Luray considers establishing tourism zone

Page News and Courier

LURAY ― The town is looking to add one more “zone” to a growing list of designations aimed at helping Luray capitalize on incentives that cater to and entice movement on Main Street.

From HUBZones to technology zones to enterprise zones, the designations vary in how they work and what they offer, but the end goal remains the same ― bolstering business.

The county’s HUBZone designation, for instance, is aimed at helping small businesses in urban and rural communities gain access to federal procurement opportunities. While that program requires that a business be located in a historically underutilized area, the county’s enterprise zone designation, which was received in December 2014, includes a broader scope. Through that designation, localities offer incentives to businesses and industries that make investments in a town or in the county.

Now, the town is considering establishing a tourism zone.

Similar to a traditional enterprise zone, a tourism zone enables new and existing businesses to take advantage of state and local tax credits and deductions. Any city, county or town may establish, by ordinance, one or more tourism zones, according to Virginia Code. Localities may then grant tax incentives to tourism-driven businesses, including lodging, dining, retail, meeting and sports facilities, outdoor recreation areas, theme parks and event venues.

If approved, the designation could help Luray capture a bigger piece of Virginia's $24-billion-a-year industry.

In May, Gov. Terry McAuliffe announced that visitors to the state spent $24 billion in 2016 ― a 3.3 percent increase from the previous year that outpaced the national growth rate of 2.7 percent.
Visitor spending in Virginia supported 230,000 jobs, an increase of 2.8 percent, and generated $1.7 billion in state and local revenue.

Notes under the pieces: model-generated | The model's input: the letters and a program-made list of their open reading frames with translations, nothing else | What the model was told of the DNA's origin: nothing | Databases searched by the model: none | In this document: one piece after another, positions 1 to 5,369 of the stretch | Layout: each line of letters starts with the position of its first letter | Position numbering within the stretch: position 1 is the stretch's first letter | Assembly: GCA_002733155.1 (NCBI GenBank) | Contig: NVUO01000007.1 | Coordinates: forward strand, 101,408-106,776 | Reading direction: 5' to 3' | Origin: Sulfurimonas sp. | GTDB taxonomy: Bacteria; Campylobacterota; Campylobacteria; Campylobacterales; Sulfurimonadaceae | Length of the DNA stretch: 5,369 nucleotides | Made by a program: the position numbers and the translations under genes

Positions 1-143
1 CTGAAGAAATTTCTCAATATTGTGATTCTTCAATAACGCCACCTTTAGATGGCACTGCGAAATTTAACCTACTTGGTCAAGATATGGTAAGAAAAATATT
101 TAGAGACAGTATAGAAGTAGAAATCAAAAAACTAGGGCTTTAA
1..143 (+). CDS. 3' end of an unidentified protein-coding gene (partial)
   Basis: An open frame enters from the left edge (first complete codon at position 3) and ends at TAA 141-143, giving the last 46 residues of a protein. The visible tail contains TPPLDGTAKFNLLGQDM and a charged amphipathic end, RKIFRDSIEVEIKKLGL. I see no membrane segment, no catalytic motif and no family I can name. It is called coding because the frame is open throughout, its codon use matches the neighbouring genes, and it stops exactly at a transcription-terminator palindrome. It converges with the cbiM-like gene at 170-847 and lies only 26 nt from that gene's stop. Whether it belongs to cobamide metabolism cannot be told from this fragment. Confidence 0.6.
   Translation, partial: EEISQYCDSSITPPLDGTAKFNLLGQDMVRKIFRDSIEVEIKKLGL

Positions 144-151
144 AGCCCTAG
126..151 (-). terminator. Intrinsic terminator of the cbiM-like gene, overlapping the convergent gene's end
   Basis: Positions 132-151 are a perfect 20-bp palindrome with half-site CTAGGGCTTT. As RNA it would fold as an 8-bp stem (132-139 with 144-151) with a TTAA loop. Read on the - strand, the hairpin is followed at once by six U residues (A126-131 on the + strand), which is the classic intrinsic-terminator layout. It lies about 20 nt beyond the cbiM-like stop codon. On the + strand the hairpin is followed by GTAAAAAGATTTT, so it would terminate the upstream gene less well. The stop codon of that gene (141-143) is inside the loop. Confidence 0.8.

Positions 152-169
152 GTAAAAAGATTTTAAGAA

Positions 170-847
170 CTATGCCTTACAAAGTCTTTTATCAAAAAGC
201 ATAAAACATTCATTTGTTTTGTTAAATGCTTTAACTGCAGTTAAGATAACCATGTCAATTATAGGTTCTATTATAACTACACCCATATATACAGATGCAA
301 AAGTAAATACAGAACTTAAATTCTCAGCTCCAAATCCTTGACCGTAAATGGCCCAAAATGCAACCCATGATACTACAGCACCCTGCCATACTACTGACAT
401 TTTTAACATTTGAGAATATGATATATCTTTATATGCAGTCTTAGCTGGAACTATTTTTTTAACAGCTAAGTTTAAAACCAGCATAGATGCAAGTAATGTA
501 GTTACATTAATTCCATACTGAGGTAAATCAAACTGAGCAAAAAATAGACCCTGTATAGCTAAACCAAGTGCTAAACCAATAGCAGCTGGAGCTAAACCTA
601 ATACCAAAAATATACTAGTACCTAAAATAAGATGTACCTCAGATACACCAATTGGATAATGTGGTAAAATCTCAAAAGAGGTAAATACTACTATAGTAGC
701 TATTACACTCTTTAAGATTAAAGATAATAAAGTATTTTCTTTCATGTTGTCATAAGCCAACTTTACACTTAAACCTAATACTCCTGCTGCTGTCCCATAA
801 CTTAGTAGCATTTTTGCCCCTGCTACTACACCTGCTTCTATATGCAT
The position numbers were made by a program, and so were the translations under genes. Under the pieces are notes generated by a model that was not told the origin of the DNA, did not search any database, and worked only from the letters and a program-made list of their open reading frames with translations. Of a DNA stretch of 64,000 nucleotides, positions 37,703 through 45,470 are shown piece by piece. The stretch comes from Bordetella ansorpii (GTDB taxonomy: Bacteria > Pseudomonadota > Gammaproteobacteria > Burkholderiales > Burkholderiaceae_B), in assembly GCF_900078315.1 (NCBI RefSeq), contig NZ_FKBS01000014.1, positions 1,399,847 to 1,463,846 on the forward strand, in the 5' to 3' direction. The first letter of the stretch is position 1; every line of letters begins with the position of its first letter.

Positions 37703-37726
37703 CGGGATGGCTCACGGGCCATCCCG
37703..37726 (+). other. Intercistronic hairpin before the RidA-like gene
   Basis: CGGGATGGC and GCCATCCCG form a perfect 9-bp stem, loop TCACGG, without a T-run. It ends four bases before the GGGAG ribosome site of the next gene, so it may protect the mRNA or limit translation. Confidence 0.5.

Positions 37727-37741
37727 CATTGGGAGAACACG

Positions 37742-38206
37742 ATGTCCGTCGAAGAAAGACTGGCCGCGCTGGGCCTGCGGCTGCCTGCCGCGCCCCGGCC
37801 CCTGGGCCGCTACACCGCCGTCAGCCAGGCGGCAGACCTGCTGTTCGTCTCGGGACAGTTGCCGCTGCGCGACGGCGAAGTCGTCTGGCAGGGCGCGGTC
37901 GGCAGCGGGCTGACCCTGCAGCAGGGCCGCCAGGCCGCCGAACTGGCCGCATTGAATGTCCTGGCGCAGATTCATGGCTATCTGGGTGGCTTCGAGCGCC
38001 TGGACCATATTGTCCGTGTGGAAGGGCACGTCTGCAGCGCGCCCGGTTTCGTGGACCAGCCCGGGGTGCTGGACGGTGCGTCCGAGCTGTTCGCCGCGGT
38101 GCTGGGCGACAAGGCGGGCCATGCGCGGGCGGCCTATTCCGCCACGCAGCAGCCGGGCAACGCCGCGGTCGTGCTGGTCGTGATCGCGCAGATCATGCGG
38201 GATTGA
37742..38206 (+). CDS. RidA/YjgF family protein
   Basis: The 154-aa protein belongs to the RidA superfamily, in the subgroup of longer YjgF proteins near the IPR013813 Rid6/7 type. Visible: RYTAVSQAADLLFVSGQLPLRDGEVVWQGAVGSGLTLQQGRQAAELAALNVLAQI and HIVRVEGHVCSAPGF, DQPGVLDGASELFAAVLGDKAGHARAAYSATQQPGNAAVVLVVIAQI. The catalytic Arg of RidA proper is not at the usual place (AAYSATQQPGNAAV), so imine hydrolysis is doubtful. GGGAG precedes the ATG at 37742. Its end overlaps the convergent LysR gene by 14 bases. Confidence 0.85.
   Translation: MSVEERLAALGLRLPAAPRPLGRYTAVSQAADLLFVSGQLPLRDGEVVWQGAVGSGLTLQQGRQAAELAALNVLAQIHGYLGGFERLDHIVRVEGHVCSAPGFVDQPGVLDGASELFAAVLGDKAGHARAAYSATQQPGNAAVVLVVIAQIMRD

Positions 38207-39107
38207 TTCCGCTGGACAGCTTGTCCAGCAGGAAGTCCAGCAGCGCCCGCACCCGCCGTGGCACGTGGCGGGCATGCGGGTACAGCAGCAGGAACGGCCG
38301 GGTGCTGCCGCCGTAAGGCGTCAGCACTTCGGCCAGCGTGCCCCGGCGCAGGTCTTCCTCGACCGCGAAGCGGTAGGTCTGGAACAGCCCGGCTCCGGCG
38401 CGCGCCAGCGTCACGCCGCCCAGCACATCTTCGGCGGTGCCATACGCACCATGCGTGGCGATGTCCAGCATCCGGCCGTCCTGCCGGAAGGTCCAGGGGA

In 2016, domestic travelers spent nearly $65 million per day across the Commonwealth. Employees in Virginia’s travel industry earned $5.7 billion in payroll income, representing a 5.9 percent increase from 2015.

According to the most recent numbers released by the Virginia Tourism Corp., visitor spending in Page County held steady in 2015, with revenue reaching $63.7 million ― up one-tenth of a percentage point from the year before. Between 2010 and 2015, tourist spending in Page rose more than 6 percent.

During the Luray Town Council's meeting last Tuesday, General Manager of the Mimslyn Inn Jim Sims asked council members to consider supporting a technology zone in the town. In addition to receiving tax incentives, the designation could potentially allow new or established businesses to apply for grants they otherwise would not have access to, said Sims.

“I don't see how it could be anything but a win,” said Luray Mayor Barry Presgraves.

The Luray Town Council unanimously approved to “support the concept” of establishing the town as a tourism zone and is set to review a resolution at an upcoming meeting. The council must approve an ordinance in order to establish a tourism zone.

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